I have two pre­ferred pieces. One of them is a huge pizza oven for Pizza & Co. res­tau­rant in Beirut down­town. The oven and the whole ceil­ing of the res­tau­rant are cov­ered by thou­sands of mo­saics pieces. It looks like a flame com­ing out of the oven. I think it is the most im­pres­sive pizza oven ever done. It is beau­ti­fully col­or­ful, joy­ful and strik­ing. My sec­ond favourite piece is the “Tu­dor Light­ing Fea­ture” that I have de­signed for SMO Gallery and that was fea­tured on their stand at the “PAD Lon­don”. It is made of bronze and rusted mild steel. It is an edi­tion of 8 + 1 ap. The lamp was inspired by Tu­dor Col­lars from the Re­nais­sance era. The time of re-birth. The rise of the Mod­ern world. It is an era of in­ven­tion, ex­plo­ration, and in­di­vid­u­al­ism but also ap­pre­ci­a­tion of the past that is an in­ex­tri­ca­ble part of present and fu­ture. For me, de­sign­ing this lamp was also a mo­ment of per­sonal re­birth and the be­gin­ning of a new life.

I like to live on the edge; stag­nancy and rou­tine are my kryp­tonite.

Which pro­ject or pe­riod of your ca­reer have you en­joyed the most so far?

Pizza oven pro­ject. Very chal­leng­ing and dif­fi­cult. A team of 15 peo­ple work­ing non­stop for 35 con­sec­u­tive days. Stress­ful but also very joy­ful mo­ments. The re­sult was amaz­ing and fit re­ward to our ef­fort.

What are you cur­rently work­ing on?

Cur­rently I am work­ing on my own line of fur­ni­ture and light­ing that I am hop­ing to launch next year. I am look­ing for PR agen­cies to help me with this. Next to that pro­ject, I still would want to con­tinue col­lab­o­rat­ing with gal­leries and pri­vate clients in or­der to keep de­sign­ing high-end prod­ucts that usu­ally of­fer a more lib­er­ated de­sign ap­proach.

What do you en­joy most about your job?

I like it when the job is chal­leng­ing and force me to push my­self and my team to the lim­its. I like to get my team to be­lieve that we can do the im­pos­si­ble; I like to frame their thoughts in a way to find so­lu­tions out­side the beaten tracks, and use un­ex­pected pro­cesses and ma­te­ri­als.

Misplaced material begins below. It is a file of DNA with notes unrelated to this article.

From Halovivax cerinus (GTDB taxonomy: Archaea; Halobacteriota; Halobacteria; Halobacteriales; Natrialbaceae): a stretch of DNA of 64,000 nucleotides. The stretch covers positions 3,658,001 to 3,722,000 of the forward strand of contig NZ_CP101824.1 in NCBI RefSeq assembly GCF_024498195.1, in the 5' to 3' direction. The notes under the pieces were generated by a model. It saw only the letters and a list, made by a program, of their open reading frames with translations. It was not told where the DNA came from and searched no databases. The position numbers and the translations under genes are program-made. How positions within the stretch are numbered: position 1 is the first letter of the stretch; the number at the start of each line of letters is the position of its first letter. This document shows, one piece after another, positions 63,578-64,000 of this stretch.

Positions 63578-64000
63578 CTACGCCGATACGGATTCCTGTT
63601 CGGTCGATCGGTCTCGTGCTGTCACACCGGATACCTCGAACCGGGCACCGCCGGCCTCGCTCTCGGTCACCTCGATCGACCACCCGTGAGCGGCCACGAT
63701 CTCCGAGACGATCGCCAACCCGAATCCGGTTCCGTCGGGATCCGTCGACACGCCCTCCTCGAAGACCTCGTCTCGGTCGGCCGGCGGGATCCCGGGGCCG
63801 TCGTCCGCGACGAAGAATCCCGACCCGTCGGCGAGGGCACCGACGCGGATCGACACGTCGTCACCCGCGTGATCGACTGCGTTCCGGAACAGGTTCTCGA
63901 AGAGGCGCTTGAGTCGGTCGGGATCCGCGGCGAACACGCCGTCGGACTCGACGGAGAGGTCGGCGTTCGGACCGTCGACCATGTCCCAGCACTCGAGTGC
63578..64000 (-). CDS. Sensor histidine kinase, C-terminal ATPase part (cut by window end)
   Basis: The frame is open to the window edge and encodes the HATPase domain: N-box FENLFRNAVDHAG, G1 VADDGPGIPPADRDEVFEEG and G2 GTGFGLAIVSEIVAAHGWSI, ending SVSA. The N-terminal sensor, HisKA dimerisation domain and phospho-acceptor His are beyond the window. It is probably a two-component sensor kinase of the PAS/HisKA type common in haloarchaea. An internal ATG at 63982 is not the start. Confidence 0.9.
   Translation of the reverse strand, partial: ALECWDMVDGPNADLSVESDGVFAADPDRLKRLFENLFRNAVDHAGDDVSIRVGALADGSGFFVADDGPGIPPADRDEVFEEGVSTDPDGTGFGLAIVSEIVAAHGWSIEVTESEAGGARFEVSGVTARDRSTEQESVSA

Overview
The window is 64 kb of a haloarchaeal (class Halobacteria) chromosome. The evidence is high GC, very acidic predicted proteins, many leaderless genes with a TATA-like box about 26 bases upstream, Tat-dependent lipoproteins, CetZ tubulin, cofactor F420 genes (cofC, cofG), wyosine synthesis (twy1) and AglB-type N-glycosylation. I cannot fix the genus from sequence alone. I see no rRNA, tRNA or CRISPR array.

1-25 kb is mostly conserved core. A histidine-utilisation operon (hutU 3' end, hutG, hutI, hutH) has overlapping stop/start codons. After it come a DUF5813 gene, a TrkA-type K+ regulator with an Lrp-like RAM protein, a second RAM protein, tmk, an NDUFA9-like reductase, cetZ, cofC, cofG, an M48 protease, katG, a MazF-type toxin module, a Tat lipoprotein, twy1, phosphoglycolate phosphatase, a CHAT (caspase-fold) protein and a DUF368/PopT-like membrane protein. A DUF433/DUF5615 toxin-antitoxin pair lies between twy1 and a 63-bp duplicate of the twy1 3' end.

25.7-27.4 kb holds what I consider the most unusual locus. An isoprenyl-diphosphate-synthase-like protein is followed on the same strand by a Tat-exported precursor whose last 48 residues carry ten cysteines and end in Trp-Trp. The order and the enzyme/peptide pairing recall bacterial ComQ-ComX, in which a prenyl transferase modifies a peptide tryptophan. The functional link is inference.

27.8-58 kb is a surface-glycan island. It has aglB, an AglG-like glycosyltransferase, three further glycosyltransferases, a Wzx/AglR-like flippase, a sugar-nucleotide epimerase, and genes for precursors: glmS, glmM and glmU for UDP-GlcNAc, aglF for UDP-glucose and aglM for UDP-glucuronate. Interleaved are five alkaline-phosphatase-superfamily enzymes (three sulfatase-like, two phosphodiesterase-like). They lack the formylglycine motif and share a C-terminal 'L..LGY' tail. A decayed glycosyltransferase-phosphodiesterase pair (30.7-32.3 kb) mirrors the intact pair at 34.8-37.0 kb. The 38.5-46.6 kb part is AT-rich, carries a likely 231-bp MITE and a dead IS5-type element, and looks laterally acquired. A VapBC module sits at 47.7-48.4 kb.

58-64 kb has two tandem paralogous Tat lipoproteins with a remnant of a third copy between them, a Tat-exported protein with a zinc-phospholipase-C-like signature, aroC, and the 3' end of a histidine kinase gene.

What type of brief or pro­ject do you en­joy work­ing on the most and why?

I like themed ex­hi­bi­tions and com­pe­ti­tions be­cause they give the chance to see how dif­fer­ent peo­ple think and view the same sub­ject. They also give me the chance to see how ex­treme I can go. I like to view my­self as some­one who thinks out of the box, who is unique and dif­fer­ent and these com­pet­i­tive set­tings of­fer the best ground for eval­u­a­tion.

What are you cur­rently fas­ci­nated by and how is it feed­ing into your work?

I am fas­ci­nated by move­ment and light. I love to de­sign unique light­ing fea­tures. Very far from typ­i­cal lamps. I like de­sign pieces that peo­ple can set them­selves, change the func­tion by play­ing with the el­e­ments. I like to pro­voke their cre­ative­ness and get them to in­ter­act with my de­sign.

What are some of your favourite new trends in de­sign for 2015?

Trends are short term; de­sign should be time­less in my opin­ion but def­i­nitely not bor­ing. The right mix of min­i­mal­ism with con­tem­po­rary pieces and eclec­tic el­e­ments.

What would you say is your strong­est skill?

Cu­rios­ity and imag­i­na­tion. I am in­no­va­tive, dy­namic and en­thu­si­as­tic about my job.

Who or what has been the big­gest sin­gle in­flu­ence on your way of think­ing?

An­toni Gaudi, the great vi­sion­ary, ar­chi­tect, land­scaper, artist. Some­one who made his dreams and vi­sions come true more than 100 years ago us­ing his imag­i­na­tion, casts and scale mod­els to cre­ate amaz­ing three di­men­sional shapes. There were no com­put­ers back then. He was a ge­nius to whom I paid trib­ute with the de­sign of the pizza oven.

We’d love to know what’s next for you… Are you work­ing on any­thing ex­cit­ing at the mo­ment?

I am work­ing on my own line of fur­ni­ture, light­ing and ac­ces­sories that I am plan­ning to launch next year in Europe.


Gal­lows 01-02-03

Eva Szu­mi­las

Tu­tor 01-02-03-04

Pizza Oven